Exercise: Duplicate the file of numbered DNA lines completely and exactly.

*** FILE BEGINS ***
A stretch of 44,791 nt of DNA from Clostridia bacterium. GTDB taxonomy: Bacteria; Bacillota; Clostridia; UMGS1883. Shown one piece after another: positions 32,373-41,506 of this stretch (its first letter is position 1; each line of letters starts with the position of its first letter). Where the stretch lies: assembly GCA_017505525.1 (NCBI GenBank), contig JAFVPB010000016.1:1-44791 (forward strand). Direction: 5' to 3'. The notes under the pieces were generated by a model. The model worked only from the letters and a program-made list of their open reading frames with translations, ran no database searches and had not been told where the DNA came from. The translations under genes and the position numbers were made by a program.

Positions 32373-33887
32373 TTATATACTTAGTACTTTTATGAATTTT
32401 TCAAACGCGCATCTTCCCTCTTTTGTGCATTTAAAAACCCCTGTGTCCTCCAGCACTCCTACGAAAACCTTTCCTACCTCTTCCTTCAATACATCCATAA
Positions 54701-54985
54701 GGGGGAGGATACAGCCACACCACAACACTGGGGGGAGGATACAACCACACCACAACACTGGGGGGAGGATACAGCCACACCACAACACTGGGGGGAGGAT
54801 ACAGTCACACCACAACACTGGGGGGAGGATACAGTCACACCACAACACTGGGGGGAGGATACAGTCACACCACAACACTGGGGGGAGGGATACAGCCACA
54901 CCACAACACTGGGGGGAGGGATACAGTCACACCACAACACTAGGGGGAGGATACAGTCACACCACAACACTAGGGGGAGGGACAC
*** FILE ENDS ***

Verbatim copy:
A stretch of 44,791 nt of DNA from Clostridia bacterium. GTDB taxonomy: Bacteria; Bacillota; Clostridia; UMGS1883. Shown one piece after another: positions 32,373-41,506 of this stretch (its first letter is position 1; each line of letters starts with the position of its first letter). Where the stretch lies: assembly GCA_017505525.1 (NCBI GenBank), contig JAFVPB010000016.1:1-44791 (forward strand). Direction: 5' to 3'. The notes under the pieces were generated by a model. The model worked only from the letters and a program-made list of their open reading frames with translations, ran no database searches and had not been told where the DNA came from. The translations under genes and the position numbers were made by a program.

Positions 32373-33887
32373 TTATATACTTAGTACTTTTATGAATTTT
32401 TCAAACGCGCATCTTCCCTCTTTTGTGCATTTAAAAACCCCTGTGTCCTCCAGCACTCCTACGAAAACCTTTCCTACCTCTTCCTTCAATACATCCATAA
Positions 54701-54985
54701 GGGGGAGGATACAGCCACACCACAACACTGGGGGGAGGATACAACCACACCACAACACTGGGGGGAGGATACAGCCACACCACAACACTGGGGGGAGGAT
54801 ACAGTCACACCACAACACTGGGGGGAGGATACAGTCACACCACAACACTGGGGGGAGGATACAGTCACACCACAACACTGGGGGGAGGGATACAGCCACA
54901 CCACAACACTGGGGGGAGGGATACAGTCACACCACAACACTAGGGGGAGGATACAGTCACACCACAACACTAGGGGGAGGGACAC